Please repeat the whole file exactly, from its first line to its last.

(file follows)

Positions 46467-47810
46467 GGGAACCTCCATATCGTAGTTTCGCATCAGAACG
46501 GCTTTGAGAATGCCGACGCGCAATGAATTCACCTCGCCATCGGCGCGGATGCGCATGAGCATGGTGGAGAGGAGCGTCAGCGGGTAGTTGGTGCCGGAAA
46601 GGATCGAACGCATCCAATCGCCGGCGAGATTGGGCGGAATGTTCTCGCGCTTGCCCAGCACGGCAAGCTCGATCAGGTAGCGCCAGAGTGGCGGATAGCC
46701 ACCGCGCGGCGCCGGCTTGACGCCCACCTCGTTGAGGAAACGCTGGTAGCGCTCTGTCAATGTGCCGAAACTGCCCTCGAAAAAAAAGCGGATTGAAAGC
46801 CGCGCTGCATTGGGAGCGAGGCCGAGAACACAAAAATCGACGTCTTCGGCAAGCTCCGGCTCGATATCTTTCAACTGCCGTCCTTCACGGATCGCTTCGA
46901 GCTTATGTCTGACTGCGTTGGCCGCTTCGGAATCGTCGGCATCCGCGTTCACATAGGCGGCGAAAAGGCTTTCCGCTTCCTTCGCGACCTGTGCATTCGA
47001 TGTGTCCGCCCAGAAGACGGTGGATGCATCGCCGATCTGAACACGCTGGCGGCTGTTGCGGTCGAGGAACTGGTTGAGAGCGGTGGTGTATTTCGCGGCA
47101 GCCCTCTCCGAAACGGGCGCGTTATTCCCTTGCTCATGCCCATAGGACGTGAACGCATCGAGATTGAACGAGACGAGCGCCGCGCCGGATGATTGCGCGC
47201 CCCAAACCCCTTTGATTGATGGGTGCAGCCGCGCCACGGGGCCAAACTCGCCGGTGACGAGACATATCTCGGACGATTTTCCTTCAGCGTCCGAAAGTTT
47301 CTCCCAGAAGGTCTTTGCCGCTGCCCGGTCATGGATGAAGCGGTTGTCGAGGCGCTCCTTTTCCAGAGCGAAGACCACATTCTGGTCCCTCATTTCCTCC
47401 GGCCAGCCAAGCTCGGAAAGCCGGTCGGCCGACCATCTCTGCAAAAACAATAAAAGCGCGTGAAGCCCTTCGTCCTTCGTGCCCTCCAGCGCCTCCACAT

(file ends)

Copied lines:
Positions 46467-47810
46467 GGGAACCTCCATATCGTAGTTTCGCATCAGAACG
46501 GCTTTGAGAATGCCGACGCGCAATGAATTCACCTCGCCATCGGCGCGGATGCGCATGAGCATGGTGGAGAGGAGCGTCAGCGGGTAGTTGGTGCCGGAAA
46601 GGATCGAACGCATCCAATCGCCGGCGAGATTGGGCGGAATGTTCTCGCGCTTGCCCAGCACGGCAAGCTCGATCAGGTAGCGCCAGAGTGGCGGATAGCC
46701 ACCGCGCGGCGCCGGCTTGACGCCCACCTCGTTGAGGAAACGCTGGTAGCGCTCTGTCAATGTGCCGAAACTGCCCTCGAAAAAAAAGCGGATTGAAAGC
46801 CGCGCTGCATTGGGAGCGAGGCCGAGAACACAAAAATCGACGTCTTCGGCAAGCTCCGGCTCGATATCTTTCAACTGCCGTCCTTCACGGATCGCTTCGA
46901 GCTTATGTCTGACTGCGTTGGCCGCTTCGGAATCGTCGGCATCCGCGTTCACATAGGCGGCGAAAAGGCTTTCCGCTTCCTTCGCGACCTGTGCATTCGA
47001 TGTGTCCGCCCAGAAGACGGTGGATGCATCGCCGATCTGAACACGCTGGCGGCTGTTGCGGTCGAGGAACTGGTTGAGAGCGGTGGTGTATTTCGCGGCA
47101 GCCCTCTCCGAAACGGGCGCGTTATTCCCTTGCTCATGCCCATAGGACGTGAACGCATCGAGATTGAACGAGACGAGCGCCGCGCCGGATGATTGCGCGC
47201 CCCAAACCCCTTTGATTGATGGGTGCAGCCGCGCCACGGGGCCAAACTCGCCGGTGACGAGACATATCTCGGACGATTTTCCTTCAGCGTCCGAAAGTTT
47301 CTCCCAGAAGGTCTTTGCCGCTGCCCGGTCATGGATGAAGCGGTTGTCGAGGCGCTCCTTTTCCAGAGCGAAGACCACATTCTGGTCCCTCATTTCCTCC
47401 GGCCAGCCAAGCTCGGAAAGCCGGTCGGCCGACCATCTCTGCAAAAACAATAAAAGCGCGTGAAGCCCTTCGTCCTTCGTGCCCTCCAGCGCCTCCACAT